Supreme Commander Reader Review
Gas Powered games didn�t try to reinvent the wheel with supreme commander, but they may have added alloys and a new set of tires. The game is itself based on fairly basic tropes of both science fiction and RTS, mixed together in an interesting way and well complemented by the few innovations the game does make.
The basic story structure is based around 3 factions, each based on a standard sci-fi visions of humanity twisted subtly to provide the basic conflict of the plot line. The UEF represent a star trek vision of a united human front, willing and able to forcibly impose that unity. The Aeon are a space opera enlightened peaceful caste, on a galaxy wide extremist purge. Just like modern religion... The Cybrans meanwhile are cyberpunk techno-fetishists fighting for survival in a galaxy where they�re either slaves or heretics in the eyes of the stronger factions. Each 6 mission campaign deals with the same events from different points of view, which allows for some interesting crossover and alternate viewpoints. The briefing dialogue is a bit hammy, but considering the pulpy nature of the overall narrative it doesn�t stand out too badly, and I much preferred listening to the charachters banter to reading the summary.
Into the game itself, each mission follows a similar structure whereby at the start of the map the player is only on a portion of the map, the map expanding subsequently on the completion of mission objectives. The game can be quite impatient when it comes to completing missions, with frequent "in character" reminders which would probably be fairly charming if they weren�t so frequent. The expanding mission set up serves fairly well to draw out the missions, but the often repetitive objectives (Lot�s of destroying bases...) mars the implementation of what could have been a much more powerful storytelling technique. Gameplay has ever been more important than narrative in RTS, and as much as supreme commander�s strict reliance on basic genre element�s to form the core game feel�s a little lacking in new idea�s at first glance it is never less than highly polished. Innovation is not absent from the game however and numerous features become apparent as proficiency with the basic concepts arrives. The assisting and command chaining abilities become invaluable in ensuring the smooth flow of your bases development and that your forces get where they need to go quickly and efficiently. This allows a greater degree of control at the top end than I�ve personally previously encountered and makes overall strategy a fair bit more important as opposed to tactics. The ease of setting up waves of multi-directional attacks, of different force compositions, allows a well organised and prepared force to quickly divide and conquer a theorethically superior foe.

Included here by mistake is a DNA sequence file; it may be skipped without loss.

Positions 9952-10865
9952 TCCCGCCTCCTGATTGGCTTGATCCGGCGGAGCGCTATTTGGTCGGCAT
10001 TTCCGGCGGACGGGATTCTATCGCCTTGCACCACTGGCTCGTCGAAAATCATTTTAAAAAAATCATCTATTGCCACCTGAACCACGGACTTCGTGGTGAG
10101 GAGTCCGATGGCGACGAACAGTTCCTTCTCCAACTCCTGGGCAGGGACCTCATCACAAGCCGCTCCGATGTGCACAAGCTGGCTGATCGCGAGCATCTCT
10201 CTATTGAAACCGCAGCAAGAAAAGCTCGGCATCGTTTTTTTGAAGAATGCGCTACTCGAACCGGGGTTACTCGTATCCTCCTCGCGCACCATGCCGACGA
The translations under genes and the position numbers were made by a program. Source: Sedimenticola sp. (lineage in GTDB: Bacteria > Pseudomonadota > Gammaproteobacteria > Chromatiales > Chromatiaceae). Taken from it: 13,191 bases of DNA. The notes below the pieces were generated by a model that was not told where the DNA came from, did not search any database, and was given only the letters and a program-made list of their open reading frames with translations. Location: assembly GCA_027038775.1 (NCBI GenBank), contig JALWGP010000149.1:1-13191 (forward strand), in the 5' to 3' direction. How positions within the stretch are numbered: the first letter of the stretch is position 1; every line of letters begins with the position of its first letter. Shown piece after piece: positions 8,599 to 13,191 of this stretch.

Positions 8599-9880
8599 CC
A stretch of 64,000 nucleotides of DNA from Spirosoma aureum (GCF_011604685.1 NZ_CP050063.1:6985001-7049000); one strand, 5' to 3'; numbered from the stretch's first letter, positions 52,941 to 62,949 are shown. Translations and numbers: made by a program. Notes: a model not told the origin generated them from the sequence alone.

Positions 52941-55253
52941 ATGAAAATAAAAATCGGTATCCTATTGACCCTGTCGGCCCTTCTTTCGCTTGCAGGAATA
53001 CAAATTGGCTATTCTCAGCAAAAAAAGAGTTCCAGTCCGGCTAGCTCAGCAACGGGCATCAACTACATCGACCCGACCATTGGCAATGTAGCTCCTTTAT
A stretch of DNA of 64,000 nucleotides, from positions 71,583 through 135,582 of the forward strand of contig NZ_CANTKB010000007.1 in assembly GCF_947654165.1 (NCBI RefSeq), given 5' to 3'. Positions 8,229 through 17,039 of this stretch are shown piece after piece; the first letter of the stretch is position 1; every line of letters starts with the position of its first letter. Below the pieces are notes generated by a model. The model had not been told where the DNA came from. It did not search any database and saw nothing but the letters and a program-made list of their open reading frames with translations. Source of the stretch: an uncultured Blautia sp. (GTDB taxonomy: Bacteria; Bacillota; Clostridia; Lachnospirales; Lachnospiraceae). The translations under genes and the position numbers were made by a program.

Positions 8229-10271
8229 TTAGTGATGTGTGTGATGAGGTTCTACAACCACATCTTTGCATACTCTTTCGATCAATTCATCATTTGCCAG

The whole map scrolling is probably the most revolutionary thing the game does, and despite fairly decently drawn and animated units, and maps which are ,honestly and unfortunately, boring to look at, at any distance, most of my time playing was spent fully zoomed out, zooming in only to give precise orders or examine specific feature�s.
If it is supreme, it�s not quite perfect. The UI unfortunately leaves a lot to be desired. Its large and clunky and quite obtrusive at first, with few options for modification. In game differences between the factions are also functionally minor. Their unit selections are almost identical as each faction has units which fill the same roles, individuality stemming mostly from secondary abilities and differing balances of offensive and defensive capability. Also the game automatically assumes a certain level of familiarity with RTS in general, aiming squarely at the well established RTS player-base, the tutorials feeling very tacked on and slightly unfriendly, consisting of an empty sandbox map and a few explanatory videos. Although these don�t stop supreme commander from being an excellent example of the form, the time investment needed to move past these flaws may prevent more casual enjoyment of the game. A pity as in the right hands supreme commander lives up to its lofty title.
8 / 10